Yes, you could either buy this relatively new game digitally for $60, or just pick up the disk for a discounted price. And again, this is for a game that came out 2 months ago, and even it’s predecessor’s digital cost is locked at $60. Of course, I’m not going to ignore the fact that Dirt 4 is currently (as of writing this) discounted on Steam, but on PSN it also happens to be discounted for about the same amount. Part 2: the Subscription Now… let’s not ignore the elephant in the room: PS Plus and Xbox Gold. Now these would be ignorable, if they weren’t required for online play (on the PlayStation side, it’s only required for PS4, but still). So yes, it’s still something that will be included in the cost of your PS4 or Xbox One/360, assuming you play online. Bummer, right? Here’s the thing, although that’s the case, although you have to factor in this $60 cost with your console, you can make it balance out, at worst, and make it work out for you as a budget gamer, at best. As nice as it would be to not have to deal with the price if you don’t want to, it’s not like it’s a problem if you use it correctly. Imagine going to a new restaurant. This restaurant has some meals that you can’t get anywhere else, and fair prices compared to competitors. Only problem: you have to pay a membership fee to have the sides. Now you can have the main course, sit down and enjoy your steak or pasta, but if you want to have a side to have a full meal, you have to pay an annual fee. Sounds shitty, right? But here’s the thing: not only does this membership allow you to have sides with your meal, but it also allows you to eat two meals for free every month, and also gives you exclusive discounts for other meals, drinks, and desserts. Let’s look at PS Plus for a minute: for $60 per year, you get:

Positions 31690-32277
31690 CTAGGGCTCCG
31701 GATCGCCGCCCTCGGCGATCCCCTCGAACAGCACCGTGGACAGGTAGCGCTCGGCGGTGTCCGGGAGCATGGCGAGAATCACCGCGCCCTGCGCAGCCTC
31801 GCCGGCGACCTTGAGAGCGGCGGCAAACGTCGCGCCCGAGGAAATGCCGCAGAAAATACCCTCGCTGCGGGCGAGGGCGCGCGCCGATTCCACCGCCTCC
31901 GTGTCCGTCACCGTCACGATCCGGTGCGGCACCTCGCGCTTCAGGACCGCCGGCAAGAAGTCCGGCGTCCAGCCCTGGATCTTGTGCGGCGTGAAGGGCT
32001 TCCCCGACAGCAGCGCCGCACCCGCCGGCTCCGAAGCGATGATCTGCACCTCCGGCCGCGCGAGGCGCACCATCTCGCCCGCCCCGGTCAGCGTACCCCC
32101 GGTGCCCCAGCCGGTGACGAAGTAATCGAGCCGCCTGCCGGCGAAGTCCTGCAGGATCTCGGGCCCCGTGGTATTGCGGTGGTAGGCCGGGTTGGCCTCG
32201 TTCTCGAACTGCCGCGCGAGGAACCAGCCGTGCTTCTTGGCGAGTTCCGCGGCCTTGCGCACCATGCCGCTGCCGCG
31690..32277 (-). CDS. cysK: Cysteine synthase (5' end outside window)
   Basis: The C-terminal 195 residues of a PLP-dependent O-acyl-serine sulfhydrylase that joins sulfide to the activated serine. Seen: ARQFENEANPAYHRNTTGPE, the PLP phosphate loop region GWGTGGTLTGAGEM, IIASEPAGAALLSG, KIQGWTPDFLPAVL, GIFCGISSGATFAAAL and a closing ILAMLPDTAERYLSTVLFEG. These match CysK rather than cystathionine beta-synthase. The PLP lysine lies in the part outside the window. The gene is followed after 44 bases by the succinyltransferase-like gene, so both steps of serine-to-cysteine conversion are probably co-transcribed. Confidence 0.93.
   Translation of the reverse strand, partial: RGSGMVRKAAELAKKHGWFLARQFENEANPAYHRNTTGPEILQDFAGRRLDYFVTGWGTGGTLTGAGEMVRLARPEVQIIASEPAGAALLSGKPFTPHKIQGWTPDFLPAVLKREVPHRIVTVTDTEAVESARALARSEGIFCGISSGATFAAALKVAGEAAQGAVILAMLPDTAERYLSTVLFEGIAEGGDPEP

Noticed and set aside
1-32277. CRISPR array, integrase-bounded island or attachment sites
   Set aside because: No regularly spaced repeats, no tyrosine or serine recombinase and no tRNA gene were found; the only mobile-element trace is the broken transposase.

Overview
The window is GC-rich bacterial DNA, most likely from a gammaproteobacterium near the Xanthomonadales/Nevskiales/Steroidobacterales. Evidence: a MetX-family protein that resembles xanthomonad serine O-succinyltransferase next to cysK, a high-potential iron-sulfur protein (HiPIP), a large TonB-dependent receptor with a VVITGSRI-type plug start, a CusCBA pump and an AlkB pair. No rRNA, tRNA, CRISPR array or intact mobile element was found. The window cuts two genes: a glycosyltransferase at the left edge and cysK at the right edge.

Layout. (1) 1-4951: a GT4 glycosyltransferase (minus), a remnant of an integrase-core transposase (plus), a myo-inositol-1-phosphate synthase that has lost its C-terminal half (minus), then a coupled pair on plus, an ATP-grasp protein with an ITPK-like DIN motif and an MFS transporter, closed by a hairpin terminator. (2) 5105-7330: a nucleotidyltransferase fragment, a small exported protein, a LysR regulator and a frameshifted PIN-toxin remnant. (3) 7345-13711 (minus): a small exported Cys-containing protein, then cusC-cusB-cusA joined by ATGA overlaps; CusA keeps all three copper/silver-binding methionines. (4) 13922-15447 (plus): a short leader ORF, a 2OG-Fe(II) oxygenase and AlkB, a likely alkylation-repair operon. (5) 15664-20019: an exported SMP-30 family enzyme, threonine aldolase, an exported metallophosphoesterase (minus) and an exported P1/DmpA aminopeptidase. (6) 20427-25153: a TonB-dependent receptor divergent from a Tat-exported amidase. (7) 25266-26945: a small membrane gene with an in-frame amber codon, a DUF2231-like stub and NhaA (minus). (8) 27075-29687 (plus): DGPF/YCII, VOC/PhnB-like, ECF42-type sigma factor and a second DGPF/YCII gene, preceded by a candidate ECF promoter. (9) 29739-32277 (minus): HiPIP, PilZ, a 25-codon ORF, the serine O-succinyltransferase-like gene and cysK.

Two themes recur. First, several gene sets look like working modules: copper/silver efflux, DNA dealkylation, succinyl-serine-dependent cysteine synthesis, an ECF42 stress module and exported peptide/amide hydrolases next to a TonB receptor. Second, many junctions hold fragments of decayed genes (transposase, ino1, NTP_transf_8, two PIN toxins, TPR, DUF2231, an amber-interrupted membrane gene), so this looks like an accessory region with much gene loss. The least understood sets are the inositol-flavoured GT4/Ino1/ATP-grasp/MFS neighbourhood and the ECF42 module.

2 free PS4 games, every month
2 free PS3 games, every month
1 PS4/PS3 and Vita compatible game, and 1 Vita-only game, every month
Exclusive/Extended discounts, especially during the weekly/seasonal sales (though you don’t need PS Plus to get sales, PS Plus members get to enjoy the best sales)
access to online multiplayer